We Work Here
Every Bennington student spends six weeks every year pursuing internships, apprenticeships, entrepreneurial ventures, service projects, and research related to their work and life goals.
According to a survey conducted by The Chronicle of Higher Education and American Public Media’s Marketplace, the single most important credential for a college graduate entering the workforce is internship experience. The survey, which targeted 50,000 employers who recruit and hire recent graduates, also found that demonstrated capacities to think critically, communicate clearly, and solve complex problems are more highly valued than where an applicant studied, what an applicant studied, or even what grades an applicant received.
When employers ask us how it is that undergraduates from a small liberal arts college are going head-to-head and toe-to-toe with seasoned professionals, we credit the Plan and Field Work Term—pillars of a Bennington education from the College's inception. By the time they graduate, Bennington students have acquired at least four jobs or internship experiences and a deep understanding of what they want to do. They are able to navigate challenges, translate abstract ideas into tangibles; they have an uncanny facility for collaboration and communication; and they are comfortable negotiating the known and the unknown.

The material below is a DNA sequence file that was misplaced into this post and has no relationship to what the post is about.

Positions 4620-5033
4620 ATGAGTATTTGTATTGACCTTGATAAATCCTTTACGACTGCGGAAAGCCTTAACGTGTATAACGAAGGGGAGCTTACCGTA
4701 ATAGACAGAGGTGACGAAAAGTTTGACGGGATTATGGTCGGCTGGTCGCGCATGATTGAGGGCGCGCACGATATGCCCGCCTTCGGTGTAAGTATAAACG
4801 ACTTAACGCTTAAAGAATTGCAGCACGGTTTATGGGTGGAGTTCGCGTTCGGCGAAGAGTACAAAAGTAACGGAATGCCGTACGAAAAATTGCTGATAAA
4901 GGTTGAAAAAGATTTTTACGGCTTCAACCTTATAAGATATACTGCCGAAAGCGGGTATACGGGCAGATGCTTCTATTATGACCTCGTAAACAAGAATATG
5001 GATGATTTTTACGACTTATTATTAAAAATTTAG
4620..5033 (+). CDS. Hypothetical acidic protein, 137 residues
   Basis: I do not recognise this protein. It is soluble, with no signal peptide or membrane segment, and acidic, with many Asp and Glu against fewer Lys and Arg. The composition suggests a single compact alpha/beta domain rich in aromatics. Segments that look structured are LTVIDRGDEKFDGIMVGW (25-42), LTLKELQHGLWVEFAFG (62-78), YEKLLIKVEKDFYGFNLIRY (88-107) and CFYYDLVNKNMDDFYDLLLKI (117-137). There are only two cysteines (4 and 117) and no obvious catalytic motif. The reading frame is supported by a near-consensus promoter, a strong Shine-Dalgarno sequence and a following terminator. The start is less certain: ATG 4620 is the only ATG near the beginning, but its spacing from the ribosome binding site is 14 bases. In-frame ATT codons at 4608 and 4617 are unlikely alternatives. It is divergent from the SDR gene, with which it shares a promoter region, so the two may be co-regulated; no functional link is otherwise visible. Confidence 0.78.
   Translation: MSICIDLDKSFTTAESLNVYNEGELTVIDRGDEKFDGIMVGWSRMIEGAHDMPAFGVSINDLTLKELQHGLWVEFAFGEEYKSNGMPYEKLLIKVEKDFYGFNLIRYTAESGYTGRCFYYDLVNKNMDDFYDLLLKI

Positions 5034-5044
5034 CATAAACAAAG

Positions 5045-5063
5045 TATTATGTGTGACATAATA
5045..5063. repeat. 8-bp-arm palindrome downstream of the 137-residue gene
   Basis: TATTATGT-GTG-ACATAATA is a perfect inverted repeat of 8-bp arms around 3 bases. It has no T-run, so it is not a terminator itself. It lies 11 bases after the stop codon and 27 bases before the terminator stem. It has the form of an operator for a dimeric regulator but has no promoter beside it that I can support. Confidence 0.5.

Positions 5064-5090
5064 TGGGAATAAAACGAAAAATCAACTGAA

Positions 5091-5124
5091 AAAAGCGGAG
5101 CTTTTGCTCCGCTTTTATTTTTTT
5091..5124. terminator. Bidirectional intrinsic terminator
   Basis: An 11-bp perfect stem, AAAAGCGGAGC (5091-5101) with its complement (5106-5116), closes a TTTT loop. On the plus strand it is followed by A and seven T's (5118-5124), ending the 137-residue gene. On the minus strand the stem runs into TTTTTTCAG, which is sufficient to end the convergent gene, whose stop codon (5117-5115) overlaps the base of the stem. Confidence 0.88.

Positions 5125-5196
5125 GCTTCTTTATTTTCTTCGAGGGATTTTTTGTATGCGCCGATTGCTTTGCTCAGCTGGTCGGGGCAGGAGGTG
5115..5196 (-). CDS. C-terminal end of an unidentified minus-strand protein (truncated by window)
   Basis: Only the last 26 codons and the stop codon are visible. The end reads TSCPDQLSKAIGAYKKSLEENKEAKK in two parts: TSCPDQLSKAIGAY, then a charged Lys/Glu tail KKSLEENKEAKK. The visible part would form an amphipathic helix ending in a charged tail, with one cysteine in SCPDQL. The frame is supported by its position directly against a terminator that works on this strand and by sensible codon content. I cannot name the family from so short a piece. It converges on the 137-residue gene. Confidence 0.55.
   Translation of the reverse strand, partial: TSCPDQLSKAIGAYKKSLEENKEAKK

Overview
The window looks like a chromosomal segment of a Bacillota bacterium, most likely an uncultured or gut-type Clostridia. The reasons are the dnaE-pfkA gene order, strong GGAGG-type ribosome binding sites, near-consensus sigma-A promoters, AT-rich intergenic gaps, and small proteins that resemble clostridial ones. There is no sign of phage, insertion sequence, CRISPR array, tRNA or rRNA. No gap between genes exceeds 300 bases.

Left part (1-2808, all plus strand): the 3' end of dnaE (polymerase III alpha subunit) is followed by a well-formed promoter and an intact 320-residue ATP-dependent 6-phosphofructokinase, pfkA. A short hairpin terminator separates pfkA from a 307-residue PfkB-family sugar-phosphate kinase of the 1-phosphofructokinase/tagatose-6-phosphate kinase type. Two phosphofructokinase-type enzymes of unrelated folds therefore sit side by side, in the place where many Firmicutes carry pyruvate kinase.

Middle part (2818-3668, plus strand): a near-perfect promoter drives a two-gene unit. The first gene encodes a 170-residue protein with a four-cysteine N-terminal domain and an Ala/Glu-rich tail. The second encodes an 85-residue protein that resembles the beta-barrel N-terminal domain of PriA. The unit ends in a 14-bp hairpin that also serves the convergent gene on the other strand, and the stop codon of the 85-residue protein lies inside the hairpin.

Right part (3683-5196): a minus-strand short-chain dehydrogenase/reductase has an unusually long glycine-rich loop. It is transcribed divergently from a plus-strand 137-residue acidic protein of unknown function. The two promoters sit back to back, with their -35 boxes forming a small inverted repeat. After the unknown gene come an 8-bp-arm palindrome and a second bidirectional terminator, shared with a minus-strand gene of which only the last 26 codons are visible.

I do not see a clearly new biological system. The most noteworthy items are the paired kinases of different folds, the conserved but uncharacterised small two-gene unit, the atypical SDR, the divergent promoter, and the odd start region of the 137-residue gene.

Below are just a few examples of how students develop their ideas in the classroom, and then test those ideas where it counts—through hands-on work in the world.
At the UK-based startup Trainline, Zanna Huth '20 applied her creative skill set to marketing and data management...and wrote a rap along the way.
After a FWT experience at a tech startup, Lili Española ’20 discovered how a business perspective can guide their Bennington studies.
As a Creative Placemaking intern at The Trust for Public Land, Roua Sibai '21 explored how public artistic and cultural displays can contribute to a community's overall health.
Bennington’s Plan process—which integrates coursework and FWT experiences—encourages students like Nush Laywhyee '19 to tackle governmental issues from an interdisciplinary perspective.
Elizabeth Fox '20 has used her FWT experiences to explore how the Vermont government works at various levels.
How can food capture what makes a community distinctive? In both her FWT experiences and her Senior Work, Isabella Poulos '18 studies the intersection of food, art, and community.
How one Bennington intern stunned the Boston Mayor’s office.
How one astronomy student has used Field Work Term to amass more experience than most graduate students.